North Carolina State Mineral



Adopted on  February 4, 2011

At least two other states have designated gold as their state mineral - Alaska and California.

The discovery of gold by a twelve year old boy in 1799 in Cabarrus County started North Carolina's gold rush. The boy's name was Conrad Reed, and the location developed into the Reed Gold Mine.

The bill was initially introduced by Senate Majority Leader Harry Brown of Onslow County on behalf of a fourth grade class at Clyde Erwin Magnet Elementary School.

Senator Harry Brown, of Jacksonville, filed Senate Bill No. 129(SB129), designating gold North Carolina's official state mineral, on February 4, 2011. His bill included the Latin name for gold, Aurum, in the text.

North Carolina was once a major gold producing state. In 1788, a 17-pound nugget was discovered in Cabarras County. That discovery touched off the first true gold rush in the United States. During the mid-1800's gold coins were minted at the privately owned Bechtler Mint in Rutherford County and a branch of the United States Mint in Charlotte. Although large-scale gold production ended in the 1800's; gold production continued until 1942. New mining technology has renewed interest in commercial gold production.

North Carolina State Mineral: Gold


Ores of chromium, copper, gold and silver, iron, lead and zinc, manganese, molybdenum, nickel, tin, titanium, and tungsten all occur in either the Piedmont or Mountain Provinces. Although of little importance in the state's mining industry today, gold, copper, iron, and tungsten were produced in the past.

North Carolina was the nation's leading gold producer prior to the 1849 discoveries in California. Because of its geologic similarity to important metal mining districts in Canada, the Carolina Slate Belt has been an area of extensive exploration.

Carolina Slate Belt - This belt consists of heated and deformed volcanic and sedimentary rocks. It was the site of a series of oceanic volcanic islands abou 550-650 million years ago. The belt is known for its numerous abandoned gold mines and prospects. North Carolina led the nation in gold production before the California Gold Rush of 1849. In recent decades, only monor gold mining has taken place, but mining companies continue to show interest in the area.

Eastern Slate Belt - This belt contains slightly metamorphosed volcanic and sedimentary rocks similar to those of the Carolina slate belt. The rocks are poorly exposed and partially covered by the Coastal Plain sediments.The metamorphic rocks, 500-600 million years old, are intruded by younger, approximately 300 million-year-old, granitic bodies. Gold was once mined in the belt, and small occurrances of molybdenite, and ore of molybdenum, have been prospected here.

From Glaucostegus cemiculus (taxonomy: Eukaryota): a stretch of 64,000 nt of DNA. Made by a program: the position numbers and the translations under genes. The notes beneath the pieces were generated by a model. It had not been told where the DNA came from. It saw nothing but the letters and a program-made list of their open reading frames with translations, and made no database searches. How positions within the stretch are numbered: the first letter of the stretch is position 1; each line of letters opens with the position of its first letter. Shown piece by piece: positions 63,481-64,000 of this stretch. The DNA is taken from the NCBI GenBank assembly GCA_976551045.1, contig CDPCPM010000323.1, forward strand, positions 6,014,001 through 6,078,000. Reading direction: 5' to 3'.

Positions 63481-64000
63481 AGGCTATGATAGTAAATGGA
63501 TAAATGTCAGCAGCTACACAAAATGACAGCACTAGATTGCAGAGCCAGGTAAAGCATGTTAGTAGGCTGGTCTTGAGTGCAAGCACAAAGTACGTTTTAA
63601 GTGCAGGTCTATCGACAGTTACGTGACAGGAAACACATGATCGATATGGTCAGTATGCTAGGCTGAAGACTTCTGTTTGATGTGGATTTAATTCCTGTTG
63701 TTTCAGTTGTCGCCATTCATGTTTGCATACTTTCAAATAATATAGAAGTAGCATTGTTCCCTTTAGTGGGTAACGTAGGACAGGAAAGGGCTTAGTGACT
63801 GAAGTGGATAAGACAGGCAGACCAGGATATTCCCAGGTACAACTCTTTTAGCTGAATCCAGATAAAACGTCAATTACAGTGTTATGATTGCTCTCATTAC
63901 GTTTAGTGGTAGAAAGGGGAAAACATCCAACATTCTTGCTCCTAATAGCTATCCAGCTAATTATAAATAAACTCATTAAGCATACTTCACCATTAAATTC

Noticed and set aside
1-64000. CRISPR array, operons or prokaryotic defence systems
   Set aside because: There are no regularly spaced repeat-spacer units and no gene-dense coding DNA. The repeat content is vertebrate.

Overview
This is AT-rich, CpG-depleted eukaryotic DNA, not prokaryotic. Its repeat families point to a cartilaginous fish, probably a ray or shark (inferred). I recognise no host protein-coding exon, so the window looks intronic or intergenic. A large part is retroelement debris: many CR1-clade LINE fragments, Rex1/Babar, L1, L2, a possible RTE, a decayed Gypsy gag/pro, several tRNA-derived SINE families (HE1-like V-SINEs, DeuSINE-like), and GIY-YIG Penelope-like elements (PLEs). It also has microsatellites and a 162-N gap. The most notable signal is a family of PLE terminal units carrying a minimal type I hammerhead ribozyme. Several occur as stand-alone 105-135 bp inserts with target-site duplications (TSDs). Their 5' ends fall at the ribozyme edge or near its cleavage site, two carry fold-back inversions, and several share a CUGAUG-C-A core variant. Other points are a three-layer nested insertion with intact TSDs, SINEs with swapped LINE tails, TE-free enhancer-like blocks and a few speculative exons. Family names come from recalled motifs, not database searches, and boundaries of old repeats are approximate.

Physical Characteristics of Gold:


Gold is a chemical element with the symbol Au and atomic number 79. It is a dense, soft, malleable and ductile metal with a bright yellow color and luster, the properties of which remain without tarnishing when exposed to air or water. Chemically, gold is a transition metal and a group 11 element. It is one of the least reactive chemical elements, and is solid under standard conditions. The metal therefore occurs often in free elemental (native) form, as nuggets or grains, in rocks, in veins and in alluvial deposits. Less commonly, it occurs in minerals as gold compounds, such as with tellurium as calaverite, sylvanite, or krennerite.

  • Name gold
  • Symbol Au
  • Atomic number 79
  • Atomic weight 196.966569
  • Color is golden "butter" yellow.
  • Luster is metallic.
  • Transparency is opaque.
  • Crystal System is isometric; 4/m bar 3 2/m
  • Crystal Habits include massive nuggets and disseminated grains. Also wires, dendritic and arborescent crystal clusters.
  • Cleavage is absent.
  • Fracture is jagged.
  • Streak is golden yellow.
  • Hardness is 2.5 - 3
  • Specific Gravity is 19.3+ (extremely heavy even for metallic minerals)
  • Associated Minerals include quartz, nagyagite, calaverite, sylvanite, krennerite, pyrite and other sulfides.
  • Other Characteristics: ductile, malleable and sectile, meaning it can be pounded into other shapes, stretched into a wire and cut into slices.
  • Notable Occurrences include California and South Dakota, USA; Siberia, Russia; South Africa; Canada and other localities around the world.
  • Best Field Indicators are color, density, hardness, sectility, malleability and ductility.

North Carolina Senate DRS35073-MA-140 (02/16)



SENATE DRS35073-MA-140 (02/16)

Short Title: State Mineral Is Gold. (Public)

Sponsors: Senator Brown.

Referred to:



The General Assembly of North Carolina enacts:

SECTION 1. Chapter 145 of the General Statutes is amended by adding a new section to read:

"§ 145-34. State mineral.

Gold (Aurum) is adopted as the official State mineral of the State of North Carolina."

SECTION 2. This act is effective when it becomes law.

SB129 passed into law when Governor Bev Purdue signed the bill on June 23, 2011.

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